Olympics

Konnor McClain rallies past Shilese Jones in finals to claim first US gymnastics national championship

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TAMPA, Fla. — Konnor McClain won her first US gymnastics national championship Sunday night, rallying past Shilese Jones in the finals to complete a stunning turnaround since switching training gyms last year.

The 17-year-old McClain posted a two-day total of 112,750, just ahead of Jones at 111,900. Jordan Chiles, part of the US team that won silver at the 2020 Olympics last summer, finished third. Kayla DiCello took fourth, followed by Olympic floor exercise champion Jade Carey in fifth and Skye Blakely in sixth.

McClain was expected to be a factor in the run-up to the Tokyo Games but struggled so much early in the competition season that she felt like « the most garbage gymnast ever, » as she said on Wednesday.

A change of scenery from West Virginia to Texas helped considerably. McClain has flourished at Dallas-based World Gymnastics Academy, owned and operated by Valeri Liukin, the father of 2008 Olympic champion Nastia Liukin. Her confidence has soared in lockstep with her development.

She began Sunday just less than a point behind Jones but took the lead in the first rotation when she drilled her double Yurchenko vault while Jones hopped off the balance beam. She never gave the lead back, though there were some nail-biting moments late.

McClain led Jones by a half-point going into the final rotation but lost her balance while trying to complete a wolf turn spin. Her score of 13.850 opened the door for Jones, who was waiting to go on uneven bars as McClain’s score flashed.

It appeared for most of Jones’ polished bars set that she was ready to slip by McClain to the top of the podium. Then came her dismount, which she under-rotated, forcing her to sit on the mat, her hopes of a national championship gone.

It was a difficult ending to a promising meet for the resilient 20-year-old.

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Jones put together the best single-day performance of her career on Friday, sprinting to the front with four powerful and polished routines that validated her decision to push toward the 2024 Olympics rather than head to college at Florida.

The momentum she built on opening night didn’t last long. A miscue on beam cost her the lead. Yet she bounced back following a long 45-minute wait with a dynamic and decidedly grown-up floor routine that seemed to loosen her up.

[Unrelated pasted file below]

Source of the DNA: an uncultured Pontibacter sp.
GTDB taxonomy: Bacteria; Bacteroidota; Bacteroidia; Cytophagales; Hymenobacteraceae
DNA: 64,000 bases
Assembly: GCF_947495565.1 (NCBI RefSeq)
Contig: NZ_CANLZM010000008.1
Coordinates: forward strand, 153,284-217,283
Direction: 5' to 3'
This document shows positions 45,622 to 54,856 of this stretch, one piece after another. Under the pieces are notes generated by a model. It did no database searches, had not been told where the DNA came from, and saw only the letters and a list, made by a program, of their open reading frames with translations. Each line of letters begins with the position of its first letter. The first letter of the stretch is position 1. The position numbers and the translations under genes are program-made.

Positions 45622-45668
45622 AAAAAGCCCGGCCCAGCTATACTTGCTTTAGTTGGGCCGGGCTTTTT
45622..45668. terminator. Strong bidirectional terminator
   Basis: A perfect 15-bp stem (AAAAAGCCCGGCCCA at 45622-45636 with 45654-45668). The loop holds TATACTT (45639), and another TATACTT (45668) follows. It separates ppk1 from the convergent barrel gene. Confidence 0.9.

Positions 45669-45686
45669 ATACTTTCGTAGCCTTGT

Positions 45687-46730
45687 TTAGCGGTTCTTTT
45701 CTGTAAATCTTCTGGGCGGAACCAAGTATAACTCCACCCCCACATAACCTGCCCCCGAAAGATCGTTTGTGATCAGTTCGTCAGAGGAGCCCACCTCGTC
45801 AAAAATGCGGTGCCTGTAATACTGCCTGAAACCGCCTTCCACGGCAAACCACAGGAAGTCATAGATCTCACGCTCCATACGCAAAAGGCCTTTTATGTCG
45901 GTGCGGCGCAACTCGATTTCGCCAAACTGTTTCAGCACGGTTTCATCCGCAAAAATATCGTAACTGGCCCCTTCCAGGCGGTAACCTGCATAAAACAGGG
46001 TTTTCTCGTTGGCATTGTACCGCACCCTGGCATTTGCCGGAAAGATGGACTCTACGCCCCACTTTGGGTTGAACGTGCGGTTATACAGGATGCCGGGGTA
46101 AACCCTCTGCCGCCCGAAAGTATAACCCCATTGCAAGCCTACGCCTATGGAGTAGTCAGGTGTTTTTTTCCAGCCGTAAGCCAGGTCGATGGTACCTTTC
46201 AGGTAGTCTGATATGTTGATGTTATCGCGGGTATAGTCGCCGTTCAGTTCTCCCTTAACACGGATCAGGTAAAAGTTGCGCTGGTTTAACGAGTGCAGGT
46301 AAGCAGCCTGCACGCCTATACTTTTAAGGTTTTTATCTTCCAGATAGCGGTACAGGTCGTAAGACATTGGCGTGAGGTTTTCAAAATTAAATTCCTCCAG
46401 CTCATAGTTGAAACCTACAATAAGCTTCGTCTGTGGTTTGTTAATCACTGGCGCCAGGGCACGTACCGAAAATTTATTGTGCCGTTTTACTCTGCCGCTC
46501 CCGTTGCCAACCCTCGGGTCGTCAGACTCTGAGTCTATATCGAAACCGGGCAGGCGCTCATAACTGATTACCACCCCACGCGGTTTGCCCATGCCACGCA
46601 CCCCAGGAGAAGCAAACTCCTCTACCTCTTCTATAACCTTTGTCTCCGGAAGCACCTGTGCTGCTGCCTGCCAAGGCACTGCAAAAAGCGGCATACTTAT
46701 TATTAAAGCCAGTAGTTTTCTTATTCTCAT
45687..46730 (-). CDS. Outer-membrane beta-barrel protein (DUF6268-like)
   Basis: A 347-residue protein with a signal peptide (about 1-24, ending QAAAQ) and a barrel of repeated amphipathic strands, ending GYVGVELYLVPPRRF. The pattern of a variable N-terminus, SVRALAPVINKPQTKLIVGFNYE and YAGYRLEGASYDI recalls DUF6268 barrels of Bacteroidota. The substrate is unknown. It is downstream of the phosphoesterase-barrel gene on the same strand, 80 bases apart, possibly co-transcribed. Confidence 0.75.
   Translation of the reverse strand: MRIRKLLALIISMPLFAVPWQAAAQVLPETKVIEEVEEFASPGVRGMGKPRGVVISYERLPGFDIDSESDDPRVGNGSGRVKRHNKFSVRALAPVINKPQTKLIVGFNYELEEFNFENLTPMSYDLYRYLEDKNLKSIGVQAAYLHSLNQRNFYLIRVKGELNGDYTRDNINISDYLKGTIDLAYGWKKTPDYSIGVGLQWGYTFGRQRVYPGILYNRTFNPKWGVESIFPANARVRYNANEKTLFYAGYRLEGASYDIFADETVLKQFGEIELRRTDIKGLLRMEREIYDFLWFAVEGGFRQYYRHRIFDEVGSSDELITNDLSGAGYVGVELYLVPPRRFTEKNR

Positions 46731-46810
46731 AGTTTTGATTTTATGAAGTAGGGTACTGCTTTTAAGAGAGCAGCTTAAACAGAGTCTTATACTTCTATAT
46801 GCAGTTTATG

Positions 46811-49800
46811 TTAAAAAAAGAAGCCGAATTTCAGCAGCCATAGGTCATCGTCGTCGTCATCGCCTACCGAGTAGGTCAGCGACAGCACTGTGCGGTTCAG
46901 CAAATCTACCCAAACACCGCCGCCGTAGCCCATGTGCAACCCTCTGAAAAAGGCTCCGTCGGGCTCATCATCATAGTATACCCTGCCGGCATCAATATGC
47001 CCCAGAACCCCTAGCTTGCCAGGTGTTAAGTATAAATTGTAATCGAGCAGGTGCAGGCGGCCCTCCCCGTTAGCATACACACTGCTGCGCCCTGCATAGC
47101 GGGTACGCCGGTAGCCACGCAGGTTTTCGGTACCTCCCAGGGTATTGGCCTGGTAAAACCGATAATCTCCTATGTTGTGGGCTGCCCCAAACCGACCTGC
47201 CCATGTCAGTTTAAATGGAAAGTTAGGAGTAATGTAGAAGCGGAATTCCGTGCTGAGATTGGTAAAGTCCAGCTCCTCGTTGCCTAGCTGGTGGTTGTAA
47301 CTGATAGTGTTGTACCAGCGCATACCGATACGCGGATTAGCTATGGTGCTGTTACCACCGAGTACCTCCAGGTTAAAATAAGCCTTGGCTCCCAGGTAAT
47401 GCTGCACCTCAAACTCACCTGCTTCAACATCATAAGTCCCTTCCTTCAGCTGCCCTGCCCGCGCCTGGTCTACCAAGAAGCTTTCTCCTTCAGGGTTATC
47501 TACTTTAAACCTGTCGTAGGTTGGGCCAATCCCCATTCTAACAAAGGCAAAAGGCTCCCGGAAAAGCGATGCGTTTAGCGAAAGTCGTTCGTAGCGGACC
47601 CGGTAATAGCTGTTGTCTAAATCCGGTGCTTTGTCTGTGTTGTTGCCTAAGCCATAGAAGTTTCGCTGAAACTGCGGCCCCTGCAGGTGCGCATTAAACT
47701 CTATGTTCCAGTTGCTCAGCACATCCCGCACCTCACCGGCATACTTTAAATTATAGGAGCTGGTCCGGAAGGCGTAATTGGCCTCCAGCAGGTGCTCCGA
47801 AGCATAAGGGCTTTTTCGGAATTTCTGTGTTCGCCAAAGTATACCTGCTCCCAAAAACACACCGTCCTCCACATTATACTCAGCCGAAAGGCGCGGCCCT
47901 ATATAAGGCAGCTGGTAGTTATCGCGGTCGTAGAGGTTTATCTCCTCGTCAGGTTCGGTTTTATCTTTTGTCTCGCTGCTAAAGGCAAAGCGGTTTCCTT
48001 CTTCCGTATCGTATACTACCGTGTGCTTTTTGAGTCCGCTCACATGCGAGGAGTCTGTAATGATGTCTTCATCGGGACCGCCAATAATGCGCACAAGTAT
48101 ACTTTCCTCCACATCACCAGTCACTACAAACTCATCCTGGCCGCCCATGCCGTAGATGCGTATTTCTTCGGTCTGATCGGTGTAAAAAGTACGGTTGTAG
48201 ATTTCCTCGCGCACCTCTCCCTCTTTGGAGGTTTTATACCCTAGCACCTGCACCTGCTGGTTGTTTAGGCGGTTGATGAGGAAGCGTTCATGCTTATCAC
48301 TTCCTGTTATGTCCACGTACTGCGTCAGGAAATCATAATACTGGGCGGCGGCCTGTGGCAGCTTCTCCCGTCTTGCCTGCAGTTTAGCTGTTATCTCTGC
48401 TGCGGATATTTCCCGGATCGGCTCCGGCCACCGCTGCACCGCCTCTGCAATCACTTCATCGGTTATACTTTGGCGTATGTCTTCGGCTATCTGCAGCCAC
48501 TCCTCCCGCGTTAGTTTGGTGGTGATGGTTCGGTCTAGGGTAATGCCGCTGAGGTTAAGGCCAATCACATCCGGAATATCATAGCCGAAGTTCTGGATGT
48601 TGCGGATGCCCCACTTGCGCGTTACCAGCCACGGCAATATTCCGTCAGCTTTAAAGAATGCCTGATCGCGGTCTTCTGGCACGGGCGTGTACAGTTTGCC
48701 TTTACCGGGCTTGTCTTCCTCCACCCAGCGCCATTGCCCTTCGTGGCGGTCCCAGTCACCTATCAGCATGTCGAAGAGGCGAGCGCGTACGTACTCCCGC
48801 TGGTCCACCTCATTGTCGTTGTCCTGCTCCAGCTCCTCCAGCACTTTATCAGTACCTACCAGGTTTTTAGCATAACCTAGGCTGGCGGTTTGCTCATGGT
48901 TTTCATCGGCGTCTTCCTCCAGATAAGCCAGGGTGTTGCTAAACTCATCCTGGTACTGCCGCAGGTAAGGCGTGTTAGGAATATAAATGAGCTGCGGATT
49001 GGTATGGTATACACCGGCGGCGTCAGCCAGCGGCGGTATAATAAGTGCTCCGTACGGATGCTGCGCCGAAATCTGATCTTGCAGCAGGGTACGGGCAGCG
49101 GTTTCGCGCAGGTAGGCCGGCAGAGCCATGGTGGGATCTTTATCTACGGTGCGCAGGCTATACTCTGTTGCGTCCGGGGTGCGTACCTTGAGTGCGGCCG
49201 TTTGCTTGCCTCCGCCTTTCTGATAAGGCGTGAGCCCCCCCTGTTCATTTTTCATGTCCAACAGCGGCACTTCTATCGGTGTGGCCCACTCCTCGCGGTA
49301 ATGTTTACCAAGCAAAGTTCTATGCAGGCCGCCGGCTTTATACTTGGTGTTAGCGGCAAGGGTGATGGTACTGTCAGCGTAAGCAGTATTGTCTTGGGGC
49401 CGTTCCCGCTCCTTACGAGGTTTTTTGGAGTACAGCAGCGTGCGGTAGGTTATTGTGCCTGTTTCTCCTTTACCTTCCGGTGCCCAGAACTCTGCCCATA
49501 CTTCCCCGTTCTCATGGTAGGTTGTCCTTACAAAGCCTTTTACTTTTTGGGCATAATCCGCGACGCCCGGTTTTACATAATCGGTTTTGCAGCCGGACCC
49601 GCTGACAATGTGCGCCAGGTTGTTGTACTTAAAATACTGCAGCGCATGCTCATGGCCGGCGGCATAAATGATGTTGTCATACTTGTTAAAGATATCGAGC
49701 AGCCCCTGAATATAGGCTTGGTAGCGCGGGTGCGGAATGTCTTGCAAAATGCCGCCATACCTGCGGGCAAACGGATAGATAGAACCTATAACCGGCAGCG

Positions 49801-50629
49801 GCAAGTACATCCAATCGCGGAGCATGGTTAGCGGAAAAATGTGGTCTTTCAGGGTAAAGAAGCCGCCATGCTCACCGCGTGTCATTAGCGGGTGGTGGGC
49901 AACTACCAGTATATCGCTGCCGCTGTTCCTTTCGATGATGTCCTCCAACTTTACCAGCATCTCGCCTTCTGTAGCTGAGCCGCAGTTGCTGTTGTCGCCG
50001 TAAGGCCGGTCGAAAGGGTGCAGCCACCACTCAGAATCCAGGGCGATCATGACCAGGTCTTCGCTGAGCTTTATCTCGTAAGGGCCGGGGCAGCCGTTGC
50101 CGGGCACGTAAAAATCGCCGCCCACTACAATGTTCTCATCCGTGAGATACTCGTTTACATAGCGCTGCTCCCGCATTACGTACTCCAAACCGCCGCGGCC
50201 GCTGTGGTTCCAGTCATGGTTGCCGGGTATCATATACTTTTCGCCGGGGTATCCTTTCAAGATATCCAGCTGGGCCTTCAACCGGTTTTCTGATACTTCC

If Jones was still stewarding about falling behind, it didn’t show. During warm-ups before vault, Jones basically bench-pressed Chiles, lifting her friend clear over her head during a « Lion King »-themed competition between rotations.

It was a moment that symbolized the slightly looser, more relaxed vibe atop the women’s program in the first meet under a new leadership paradigm that split the job of the high-performance director into three separate but equal positions.

Olympic medalists Alicia Sacramone Quinn (strategic lead) and Chellsie Memmel (technical lead) and Dan Baker (developmental lead) are charged with putting together a program that is athlete-centric and world-class at the same time.

Even with reigning Olympic champion Sunisa Lee waiting before returning to elite competition and Simone Biles on sabbatical, the Americans appear to be in good position to reclaim the top of the podium at the 2022 world championships.

Chiles and Carey, who are attempting to compete at the elite and collegiate level at the same time, were solid in their first meet at the sport’s highest level since Tokyo. Leanne Wong, who claimed silver in the all-around at the world championships last fall, overcame a foot injury to put together two graceful sets on bars and beam.

Those three, along with McClain, Jones and DiCello appear to be the top contenders to make the five-woman team that will head to Liverpool, England for world championships in late October. The group will be chosen at a national team camp earlier in the month.

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